Remarque ties this specific theme of World War I to deliver the problem of bringing soldiers with no experience in the world, representing an entire country and consequently dying in the Front because they were not mature enough to fully comprehend their surroundings to light. Bringing young people away from their lives and to war takes away any chance they have at a normal life, sooner or later putting them in an exceptionally weak mental
Attacks and counter-attacks would alternate and “slowly the dead pile up in the field” with less people to fight for their own country (Remarque). This has to be one of the most frightening things, to witness attacks and the death of your comrades, and not know which day may be your last. This novel portrays the Horrors of War extremely well and each horror is described so well that you can visualise the troubles that each soldier went
This is used to enact sympathy from the reader and to call into question the prioritisation of patriotism over the lives of the soldiers. Alongside this, Erich Maria Remarque uses the Marxist view of solidarity between enemy and ally soldiers and points out the lack of difference between the two. He accuses those in power of abusing this and forcing the conflict to be fought out between the lower classes. With this in mind, the author shows the pointlessness and falsehood of patriotism during the First World War. The most prominent theme in Remarque 's novel is the idea of a 'lost generation ' of youth.
These thoughts terrify him because the prisoners could have been the German's allies with only "a word of command" (193). Such thoughts are perturbing to Paul because they place him in "the abyss" of non-feeling which is also known as the "annihilation of all human feeling" (194). Later in the book, Paul tries to save the life of the French soldier whom he has just stabbed because he has come to see the French soldier as a man rather than the enemy he feared when he suddenly jumped into the shell hole. Paul distinguishes his enemies such as the Russians and French as men because he wants to eschew the feeling of "abyss" or the "annihilation of all human
In Erich Remarque’s tragic novel, All Quiet On The Western Front, he depicts the hardships war has on an individual, especially the younger generation. From these hardships, the audience understands why the individual is not able to find a way to reconnect with his past life. Paul’s war experience destroys his empathy, as well as his connection to others and the society that he once was a part of. The impact of the war stripped Paul of his humane connections between him and his society, and in the end a naive teen had to endure bloodshed. Paul and his comrades had no idea what the war would do to them and sadly learned that the war was more a misfortune than an honor.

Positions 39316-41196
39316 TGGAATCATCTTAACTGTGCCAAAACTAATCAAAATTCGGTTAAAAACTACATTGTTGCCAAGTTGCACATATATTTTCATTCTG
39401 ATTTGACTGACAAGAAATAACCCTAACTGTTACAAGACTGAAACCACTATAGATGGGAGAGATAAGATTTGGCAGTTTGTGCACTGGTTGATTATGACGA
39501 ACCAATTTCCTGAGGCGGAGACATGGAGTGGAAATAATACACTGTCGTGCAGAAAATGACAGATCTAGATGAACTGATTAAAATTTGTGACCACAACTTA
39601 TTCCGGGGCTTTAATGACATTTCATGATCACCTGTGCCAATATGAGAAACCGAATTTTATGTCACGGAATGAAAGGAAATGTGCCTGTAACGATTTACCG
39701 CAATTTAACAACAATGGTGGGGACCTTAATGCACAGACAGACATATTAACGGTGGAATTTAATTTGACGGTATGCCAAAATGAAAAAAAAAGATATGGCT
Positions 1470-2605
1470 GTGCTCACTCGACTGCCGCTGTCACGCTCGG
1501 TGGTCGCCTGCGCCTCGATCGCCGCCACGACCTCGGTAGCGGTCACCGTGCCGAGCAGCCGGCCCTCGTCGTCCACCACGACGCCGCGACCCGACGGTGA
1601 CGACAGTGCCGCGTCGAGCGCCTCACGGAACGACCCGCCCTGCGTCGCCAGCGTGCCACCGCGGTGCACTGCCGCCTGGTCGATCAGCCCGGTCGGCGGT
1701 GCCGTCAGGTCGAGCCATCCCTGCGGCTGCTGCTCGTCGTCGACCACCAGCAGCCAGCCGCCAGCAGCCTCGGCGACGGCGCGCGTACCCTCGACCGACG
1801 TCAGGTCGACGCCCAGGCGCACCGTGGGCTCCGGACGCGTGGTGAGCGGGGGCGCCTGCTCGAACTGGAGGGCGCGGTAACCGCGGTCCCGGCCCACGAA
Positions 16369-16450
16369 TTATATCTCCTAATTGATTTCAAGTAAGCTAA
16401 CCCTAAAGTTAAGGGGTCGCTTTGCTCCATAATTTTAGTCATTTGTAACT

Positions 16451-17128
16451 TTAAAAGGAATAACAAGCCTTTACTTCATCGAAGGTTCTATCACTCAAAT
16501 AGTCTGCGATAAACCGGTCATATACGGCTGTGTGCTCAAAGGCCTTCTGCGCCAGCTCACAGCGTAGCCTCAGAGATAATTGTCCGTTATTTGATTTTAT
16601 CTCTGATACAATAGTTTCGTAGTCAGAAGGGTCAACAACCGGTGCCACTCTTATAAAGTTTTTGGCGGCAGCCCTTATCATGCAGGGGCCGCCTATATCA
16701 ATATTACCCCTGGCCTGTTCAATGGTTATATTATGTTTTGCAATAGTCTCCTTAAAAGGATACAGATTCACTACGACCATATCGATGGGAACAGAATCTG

Unfortunately, Catherine’s successor and son, Paul I, did not share many of these views. His personal relationship with Catherine was poor. “-the difficult relationship with Catherine II, his disgust with the inefficiency and corruption of Catherine 's court,” are several main aspects behind Paul’s motivations and beliefs as a ruler (Mcgrew 770). As Catherine the Great looked towards the future as a basis for building her nation, being guided by enlightened principles, Paul I was quite the opposite. His governing approach had, inadvertently, overridden that of Catherine’s.
The extreme sadness faced by Remarque, inspired him to communicate to readers the strong brother-like bond between comrades, and the empty, hopeless feelings which accompany a death of a comrade which soldiers are supposed to simply except rather than grieve. Finally, the intentional actions of Remarque when composing the conclusion to his novel strongly portray his overall goal of communicating to his audience, that there are no true survivors of an atrocities such as World War 1, the severe psychological impacts on every soldier, including himself, are crushing and the weight of war was too much to bare by a young
This shows that Paul is compassionate about the earth and sees it as a living person and in his case, he sees the earth as a mother like figure. This helps him through the trauma of war because seeing the earth as a motherly figure gives Paul comfort. A good
In the beginning of the novel Paul introduces his friends he went to school with before going to war with. "During drill-time Kantorek gave us long lectures until the whole of our class went, under his sheparding, to the District Commandant and volunteered. I can see him now, as he used to glare at us through his spectacles and say In a moving voice 'Won 't you join up, comrades? '(Remarque 110)". Paul and his friends all went through the class with Kantorek who eventually persuaded them all to enlist where they would go to war together.
“Smile” discusses the general public’s views on the after-effect of war and contrasts them with soldiers’ perspective. While the Mail (a British newspaper) insists that men’s first instinct after the war will be to buy houses, soldiers “know their secret safe” and do not believe government propaganda (20). Their “secret” is their knowledge of the reality of war. Unlike what the government insists, they recognize that the war will either leave them dead or traumatized. Although their views may seem grim, Owen’s personal experiences give him the confidence to know that these are the only two outcomes; the events of a gruesome war do not simply